Oh and check with your sister it might be the same sis. Her initials are MS

Same with Indonesia, few need greaters have been deported because of the issue, doing ministry discreetly is very important here esp when you talk to people from several background...

 

However, when I visited some "liberal" countries, there's no such issue to join house to house ministry with any kind of visa...

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5 minutes ago, ivy said:

Same with Indonesia, few need greaters have been deported because of the issue, doing ministry discreetly is very important here...

Hi Yanty,

Sorry to hear about what is happening in Indonesia. :(

Has there been a change in recent years with the preaching work in Indonesia? Didn't you used to be able to preach freely in your area? 

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1 hour ago, Beggar for the Spirit said:

Hi Yanty,

Sorry to hear about what is happening in Indonesia. :(

Has there been a change in recent years with the preaching work in Indonesia? Didn't you used to be able to preach freely in your area? 

I mean the need greaters, Indonesian law strictly allows only foreigners with missionary visa can do the religious teaching activities, even in the cong...

 

As a sister, I dunno much about cong procedure, but we received specific instruction from BOE on how to accompany few need greaters when they came to my cong this year... They stayed for 3 months, and since they were easily to be recognized as foreigners by physical traits, they were not encouraged to speak up while doing house to house unless local publisher invite them to do so. It's not restriction, it's because local publishers read the situation of house holder better than them... If condition is conducive, they can talk... Even they can do house to house,  it should be under company of local publishers, and  some territories are avoided, such as muslims or governmental area... When people're asking about what they are doing here, they can't tell that they are helping the ministry, they are encouraged to tell that they are here to learn Indonesian culture...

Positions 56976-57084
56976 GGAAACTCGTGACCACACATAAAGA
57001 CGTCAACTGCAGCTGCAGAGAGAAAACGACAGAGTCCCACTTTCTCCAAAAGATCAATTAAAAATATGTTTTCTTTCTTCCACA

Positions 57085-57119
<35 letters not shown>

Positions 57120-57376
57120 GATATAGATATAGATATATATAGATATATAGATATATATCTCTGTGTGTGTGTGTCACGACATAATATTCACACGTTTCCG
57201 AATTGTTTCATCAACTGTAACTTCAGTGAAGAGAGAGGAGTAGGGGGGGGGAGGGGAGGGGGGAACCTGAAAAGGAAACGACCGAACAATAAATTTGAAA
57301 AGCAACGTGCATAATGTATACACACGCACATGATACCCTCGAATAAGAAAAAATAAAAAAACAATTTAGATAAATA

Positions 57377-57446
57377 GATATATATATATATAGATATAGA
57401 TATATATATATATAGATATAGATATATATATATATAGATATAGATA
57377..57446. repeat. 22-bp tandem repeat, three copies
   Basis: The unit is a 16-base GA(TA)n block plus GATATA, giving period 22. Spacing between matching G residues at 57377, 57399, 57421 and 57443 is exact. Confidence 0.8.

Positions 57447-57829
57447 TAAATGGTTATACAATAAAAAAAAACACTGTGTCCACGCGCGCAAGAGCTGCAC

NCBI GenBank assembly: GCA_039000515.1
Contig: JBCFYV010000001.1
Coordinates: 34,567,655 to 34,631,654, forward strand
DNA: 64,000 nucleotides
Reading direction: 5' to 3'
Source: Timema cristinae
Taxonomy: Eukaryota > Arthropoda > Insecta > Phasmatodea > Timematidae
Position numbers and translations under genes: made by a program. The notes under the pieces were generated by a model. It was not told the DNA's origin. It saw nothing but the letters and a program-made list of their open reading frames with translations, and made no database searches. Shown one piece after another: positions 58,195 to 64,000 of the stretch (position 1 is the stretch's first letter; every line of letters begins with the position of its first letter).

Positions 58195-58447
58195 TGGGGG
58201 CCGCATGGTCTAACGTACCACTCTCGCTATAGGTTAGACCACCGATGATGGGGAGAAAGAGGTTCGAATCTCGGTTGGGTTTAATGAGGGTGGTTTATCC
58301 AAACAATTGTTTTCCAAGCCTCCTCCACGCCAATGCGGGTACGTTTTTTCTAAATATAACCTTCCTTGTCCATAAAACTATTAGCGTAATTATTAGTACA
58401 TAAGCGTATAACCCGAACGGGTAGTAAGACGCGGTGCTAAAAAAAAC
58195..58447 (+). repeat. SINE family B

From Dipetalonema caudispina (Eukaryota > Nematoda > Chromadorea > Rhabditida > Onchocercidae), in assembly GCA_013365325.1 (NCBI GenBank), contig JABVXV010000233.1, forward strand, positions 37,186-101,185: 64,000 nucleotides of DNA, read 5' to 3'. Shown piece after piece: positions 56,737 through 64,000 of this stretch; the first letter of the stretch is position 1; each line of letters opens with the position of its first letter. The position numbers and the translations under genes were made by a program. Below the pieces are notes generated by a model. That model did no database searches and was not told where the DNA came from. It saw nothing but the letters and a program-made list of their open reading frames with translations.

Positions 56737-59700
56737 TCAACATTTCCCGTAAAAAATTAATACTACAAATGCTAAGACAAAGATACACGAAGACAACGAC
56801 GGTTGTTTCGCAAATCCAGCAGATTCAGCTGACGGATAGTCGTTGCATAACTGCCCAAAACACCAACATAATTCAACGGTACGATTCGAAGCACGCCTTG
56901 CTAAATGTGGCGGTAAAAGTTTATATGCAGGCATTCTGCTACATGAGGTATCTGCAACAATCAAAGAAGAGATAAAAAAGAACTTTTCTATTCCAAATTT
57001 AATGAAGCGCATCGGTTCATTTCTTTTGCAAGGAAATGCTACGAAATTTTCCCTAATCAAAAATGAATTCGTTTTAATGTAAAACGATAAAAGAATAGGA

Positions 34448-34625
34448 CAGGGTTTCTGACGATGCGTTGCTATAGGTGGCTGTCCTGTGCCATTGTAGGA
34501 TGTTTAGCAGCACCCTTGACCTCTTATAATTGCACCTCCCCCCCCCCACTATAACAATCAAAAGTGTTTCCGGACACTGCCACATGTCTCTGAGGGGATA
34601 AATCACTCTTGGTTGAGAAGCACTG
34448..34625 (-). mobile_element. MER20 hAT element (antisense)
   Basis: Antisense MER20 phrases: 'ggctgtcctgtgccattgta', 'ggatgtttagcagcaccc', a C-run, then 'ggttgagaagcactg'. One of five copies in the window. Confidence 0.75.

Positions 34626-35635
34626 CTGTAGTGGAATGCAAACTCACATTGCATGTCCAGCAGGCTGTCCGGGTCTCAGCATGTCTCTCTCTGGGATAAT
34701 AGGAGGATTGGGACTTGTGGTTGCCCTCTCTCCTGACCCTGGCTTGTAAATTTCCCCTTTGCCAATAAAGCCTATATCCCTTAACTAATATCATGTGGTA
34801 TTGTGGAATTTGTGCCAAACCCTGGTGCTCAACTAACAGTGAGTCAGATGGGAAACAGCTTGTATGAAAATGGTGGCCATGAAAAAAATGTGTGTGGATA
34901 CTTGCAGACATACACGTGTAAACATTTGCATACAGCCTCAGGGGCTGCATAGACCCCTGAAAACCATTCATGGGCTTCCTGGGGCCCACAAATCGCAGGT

Of course, the case is different with locals and those coming with missionary visa such as missionaries, bethelites, or any which are assigned to serve here by branch

 

I was only referring to Mandi's post about preaching in other countries with tourist visa, the law is strict here on what you can do just by tourist visa, like you can't work (we all know it), so you are considered to also not preach, unless you have missionary visa...

Edited by ivy
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On 11/16/2018 at 5:54 PM, hatcheckgirl said:

The constitution was changed in 2015, and now it is against the law to 'convert' others from their religion, obviously backed up by the Hindu religionists. . .

http://christiannewsjournal.com/eight-christians-arrested-in-nepal-for-illegal-proselytizing/

 

Quote

Hindu nationalists want the government to impose the harshest sentence possible.

I have heard from many Hindus that they believe it is wrong to change one's religion into which he or she was born. I asked one Hindu, "What if a person discovers that some of the teachings of his religion are not true? Wouldn't that be a good reason to change his religion?" He told me it doesn't matter. That person should stick with his religion anyway.